How do we avoid a housing shortage in Canada?

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Finance | Executive Assistant

Unlike Vancouver and Toronto, it's still possible to purchase a detached home in Winnipeg for under $100,000. However, whether it will need additional work or reside in a walkable neighbourhood is an entirely different story.

The City of Winnipeg has grown steadily over the last 15 years as the housing market expands with the development of new neighbourhoods like Bridgwater and other surrounding communities. So, why is the number of millennials who are buying single-family homes steadily decreasing?

Studies have found that the average ratio of income to average home price has increased from four to one in 1976 to 10 to one that currently exists now. While homes have risen on average from $213,000 to an average of $510,179, the median earnings have decreased from $54,700 to $49,800. When you ask a child what their life will look like as an adult, owning a house is often included in that picture. Homeownership remains a goal for many people—it builds equity and prosperity—however, it's has become less and less feasible to afford one overtime.

So, what’s next for Winnipeg and cities across Canada? While millennials slowly come to terms that the typical dream of homeownership is something that most won’t be able to attain, cities across Canada hold a responsibility to look at solutions to contend with the growing population. It's also important to look at what millennials and future generations want. White picket fence syndrome has been cured for some time. Canada is forecasted to grow from its 35.2 million population to an estimated 44.1 population by 2041 and possibly more due to globalization. As Emeka Nnadi, principal of Nadi wrote, "In response to globalization, the real estate development industry has the opportunity to become agents of positive change. The development industry must seek more efficient and compact community footprints that carefully manage fading resources as populations increase. Examples of this include the need for more inclusive, accessible and supportive physical and social infrastructure models for ageing populations, more creative and renewable energy infrastructures for expanding energy demands and more community paradigms that celebrate diversity while supporting, or even inspiring, a heightened sense of global belonging." Not to mention that factoring in the current housing occupancy rate, Canada in this time, will need to build an additional 3.8 million homes (or more) as well as a potential one million (or more) rental units to provide housing solutions for the increase in population.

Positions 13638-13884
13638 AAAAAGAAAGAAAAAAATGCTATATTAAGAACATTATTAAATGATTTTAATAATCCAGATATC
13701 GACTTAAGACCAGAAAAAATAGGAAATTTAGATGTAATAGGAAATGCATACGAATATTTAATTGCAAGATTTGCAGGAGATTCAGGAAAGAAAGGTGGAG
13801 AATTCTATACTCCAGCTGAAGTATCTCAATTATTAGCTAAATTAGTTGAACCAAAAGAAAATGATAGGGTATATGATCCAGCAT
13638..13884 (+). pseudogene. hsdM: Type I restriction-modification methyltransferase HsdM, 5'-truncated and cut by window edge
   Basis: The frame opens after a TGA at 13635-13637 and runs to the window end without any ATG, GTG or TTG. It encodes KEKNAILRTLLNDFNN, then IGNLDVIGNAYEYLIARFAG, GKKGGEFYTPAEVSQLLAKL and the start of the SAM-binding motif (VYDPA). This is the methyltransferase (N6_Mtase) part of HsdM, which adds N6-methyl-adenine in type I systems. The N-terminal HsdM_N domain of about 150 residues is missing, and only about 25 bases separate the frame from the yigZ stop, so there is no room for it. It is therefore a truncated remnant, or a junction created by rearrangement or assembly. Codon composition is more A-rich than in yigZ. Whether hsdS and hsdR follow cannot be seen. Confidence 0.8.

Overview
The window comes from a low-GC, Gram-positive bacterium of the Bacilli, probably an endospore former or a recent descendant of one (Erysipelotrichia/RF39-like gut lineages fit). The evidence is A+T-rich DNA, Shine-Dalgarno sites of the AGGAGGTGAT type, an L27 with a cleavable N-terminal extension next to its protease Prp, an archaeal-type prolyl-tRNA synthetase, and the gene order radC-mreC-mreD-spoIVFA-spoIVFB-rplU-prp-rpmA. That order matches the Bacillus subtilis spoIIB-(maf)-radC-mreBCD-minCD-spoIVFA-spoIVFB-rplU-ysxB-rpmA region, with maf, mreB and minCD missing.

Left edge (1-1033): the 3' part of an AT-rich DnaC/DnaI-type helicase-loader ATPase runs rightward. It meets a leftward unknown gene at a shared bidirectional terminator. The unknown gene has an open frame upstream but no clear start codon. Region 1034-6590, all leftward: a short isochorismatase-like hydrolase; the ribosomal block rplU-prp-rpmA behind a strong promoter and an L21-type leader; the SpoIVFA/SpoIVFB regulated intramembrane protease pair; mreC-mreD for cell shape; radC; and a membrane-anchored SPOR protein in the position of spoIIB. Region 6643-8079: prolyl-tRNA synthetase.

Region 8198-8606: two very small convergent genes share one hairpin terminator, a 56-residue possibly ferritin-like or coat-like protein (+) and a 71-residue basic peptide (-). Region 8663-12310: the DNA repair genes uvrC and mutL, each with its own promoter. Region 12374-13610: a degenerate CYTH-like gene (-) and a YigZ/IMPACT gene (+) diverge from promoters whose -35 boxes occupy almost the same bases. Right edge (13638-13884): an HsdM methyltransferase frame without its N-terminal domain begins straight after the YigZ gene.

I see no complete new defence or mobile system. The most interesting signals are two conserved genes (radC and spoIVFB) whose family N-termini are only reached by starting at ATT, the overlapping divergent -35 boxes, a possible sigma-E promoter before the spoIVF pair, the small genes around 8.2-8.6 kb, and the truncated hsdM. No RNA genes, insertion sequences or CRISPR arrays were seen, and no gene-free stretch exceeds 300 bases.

The question remains which is the best method to reach these potential goals? "Growth signals that a city is in demand, that it is creating jobs and new opportunities for residents," writes Mark Brown, a senior editor for MoneySense. However, as Canada continues to grow, the focus will ned to be on building communities that can sustain that future growth. This means, focusing on designing and building complete communities or something similar. A complete community is the innovative planning and designing of holistic communities that reduce economic and environmental costs while enhancing community livability.

Statistics Canada's 2016 census shows the country's urbanization trend continues, but big cities are experiencing significant internal population shifts as some suburbs boom and others wane. Statistics Canada calls the direction an "urban spread," as the overall move toward urbanization continues nationwide, but with faster growth in the suburbs. Therefore, if this trend continues, the new suburbs should be built with holistic guidelines that offer a variety of housing options such as detached homes, townhouses, apartments and condos. Luckily, Canadian cities are not only growing out, but they're also growing up. Builders are adapting to land shortages and to the evolving lifestyles of Canadians by building more apartments and condominiums, maximizing the use of available space.

However, what to make of the cities' downtowns while the suburbs continue its spread? This trend towards urbanization makes the development of city centres important for long-term growth. As Winnipeg develops their inner-city, it becomes more critical that all aspects of downtown living are fully met, and this includes the very foundations we attribute to complete communities. Winnipeg's downtown is not just business, approximately 13,470 people live there—it's their home and deserves to have the same amenities and green space provided for them as their suburban counterparts. Between the development of the SHED District and the current tower being built at 300 Main Street. Downtown Winnipeg is trending towards this future of downtown density even if projects like the opening of Portage and Main still need to be addressed.

The combination of current trends and future growth leads many countries including Canada to look towards solutions that are smart as well as good for the environment. The way we view and plan cities must evolve, and while complete communities offer this in theory, it has to be implemented at each stage of the design process. As housing continues to increase, we need to prepare future generations with adequate housing options with the ability to create new communities within them.

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